Study pinpoints how fatty liver disease leads to increased risk of cardiovascular disease

A team of researchers led by NTU scientists have discovered why patients with non-alcoholic fatty liver disease (NAFLD) are at higher risk of cardiovascular disease, thus shedding light on why the leading cause of mortality in NAFLD patients is cardiovascular complications instead of liver damage.

The researchers found that NAFLD prompts the over-production of a class of proteins that cause inflammation and damage to their blood vessels.

NAFLD is a general term for liver diseases affecting patients who drink little to no alcohol. It is mainly characterised by having too much fat stored in liver cells and can lead to liver cirrhosis and liver cancer.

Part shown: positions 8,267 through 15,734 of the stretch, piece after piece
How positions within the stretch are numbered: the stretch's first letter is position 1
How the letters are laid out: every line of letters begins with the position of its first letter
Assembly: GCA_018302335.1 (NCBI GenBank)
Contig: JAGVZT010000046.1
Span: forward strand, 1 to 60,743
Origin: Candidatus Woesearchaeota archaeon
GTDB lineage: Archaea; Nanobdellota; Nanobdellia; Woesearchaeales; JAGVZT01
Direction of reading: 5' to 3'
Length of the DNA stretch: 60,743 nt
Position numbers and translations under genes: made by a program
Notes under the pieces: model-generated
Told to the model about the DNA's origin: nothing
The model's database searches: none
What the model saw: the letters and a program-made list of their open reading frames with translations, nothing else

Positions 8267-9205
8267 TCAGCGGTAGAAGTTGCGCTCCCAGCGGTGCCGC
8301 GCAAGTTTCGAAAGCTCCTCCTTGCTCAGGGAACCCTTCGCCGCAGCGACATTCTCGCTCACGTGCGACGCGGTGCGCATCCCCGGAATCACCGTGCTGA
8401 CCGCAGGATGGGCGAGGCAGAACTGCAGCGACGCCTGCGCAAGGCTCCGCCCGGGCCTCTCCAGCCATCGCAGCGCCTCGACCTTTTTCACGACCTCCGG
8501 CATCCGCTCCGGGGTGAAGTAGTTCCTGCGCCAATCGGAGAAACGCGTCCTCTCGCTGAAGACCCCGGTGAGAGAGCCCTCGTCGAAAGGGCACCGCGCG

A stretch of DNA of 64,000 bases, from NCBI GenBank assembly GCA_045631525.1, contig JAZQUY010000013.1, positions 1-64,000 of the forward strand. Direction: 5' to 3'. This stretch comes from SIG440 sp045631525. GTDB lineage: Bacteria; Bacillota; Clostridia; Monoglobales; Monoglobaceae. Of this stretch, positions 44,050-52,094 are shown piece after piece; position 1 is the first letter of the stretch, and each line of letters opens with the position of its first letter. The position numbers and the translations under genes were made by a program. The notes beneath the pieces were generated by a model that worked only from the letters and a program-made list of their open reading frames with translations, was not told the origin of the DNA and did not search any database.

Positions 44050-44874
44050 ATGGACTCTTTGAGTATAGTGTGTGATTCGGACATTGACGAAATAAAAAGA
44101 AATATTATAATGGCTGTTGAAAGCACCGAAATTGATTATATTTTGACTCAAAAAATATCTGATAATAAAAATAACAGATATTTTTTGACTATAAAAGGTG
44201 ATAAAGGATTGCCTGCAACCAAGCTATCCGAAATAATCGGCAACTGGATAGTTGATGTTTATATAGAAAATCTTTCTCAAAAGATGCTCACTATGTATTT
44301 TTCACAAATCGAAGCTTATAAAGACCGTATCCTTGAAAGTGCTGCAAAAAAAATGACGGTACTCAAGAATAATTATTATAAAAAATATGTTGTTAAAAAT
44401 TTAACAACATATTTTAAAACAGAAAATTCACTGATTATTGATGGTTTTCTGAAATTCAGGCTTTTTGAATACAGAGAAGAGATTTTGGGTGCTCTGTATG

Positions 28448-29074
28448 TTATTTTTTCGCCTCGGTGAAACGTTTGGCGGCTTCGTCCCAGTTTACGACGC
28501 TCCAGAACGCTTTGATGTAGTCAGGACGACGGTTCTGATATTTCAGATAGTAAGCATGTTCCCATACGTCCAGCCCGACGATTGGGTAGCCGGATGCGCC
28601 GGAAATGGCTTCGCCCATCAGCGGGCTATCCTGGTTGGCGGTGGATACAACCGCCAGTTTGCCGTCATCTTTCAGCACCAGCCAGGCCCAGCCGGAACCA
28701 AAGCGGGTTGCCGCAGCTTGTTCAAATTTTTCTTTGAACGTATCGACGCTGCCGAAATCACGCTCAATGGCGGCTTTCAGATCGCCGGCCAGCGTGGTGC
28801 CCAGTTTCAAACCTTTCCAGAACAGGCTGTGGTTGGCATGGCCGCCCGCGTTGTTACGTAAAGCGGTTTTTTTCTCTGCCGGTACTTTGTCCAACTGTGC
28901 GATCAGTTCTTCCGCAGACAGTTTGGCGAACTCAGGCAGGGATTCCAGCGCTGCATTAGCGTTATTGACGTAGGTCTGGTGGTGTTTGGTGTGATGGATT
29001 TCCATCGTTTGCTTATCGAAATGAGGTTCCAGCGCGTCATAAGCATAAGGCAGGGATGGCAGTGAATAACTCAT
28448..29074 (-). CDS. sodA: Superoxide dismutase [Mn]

The team found that the blood vessel cells of fatty liver disease patients contained higher levels of a class of proteins called chemokines – up to three times higher than in healthy individuals.

Chemokines are strong attractants of immune cells, and are tasked with drawing immune cells to sites of infections to combat foreign particles. However, when abnormally high levels of immune cells are recruited into a blood vessel, it becomes harmful.

The researchers discovered that the higher level of chemokines in fatty liver disease patients was attracting T cells into blood vessel walls. These T cells then cause inflammation of blood vessels, damaging them.

Higher levels of damage and inflammation can lead to leakiness in the blood vessels, impairing blood vessels’ integrity over time and increasing the risk of blood clot formation.

Understanding how NAFLD affects heart health can help to inform clinical care for patients, the researchers say.

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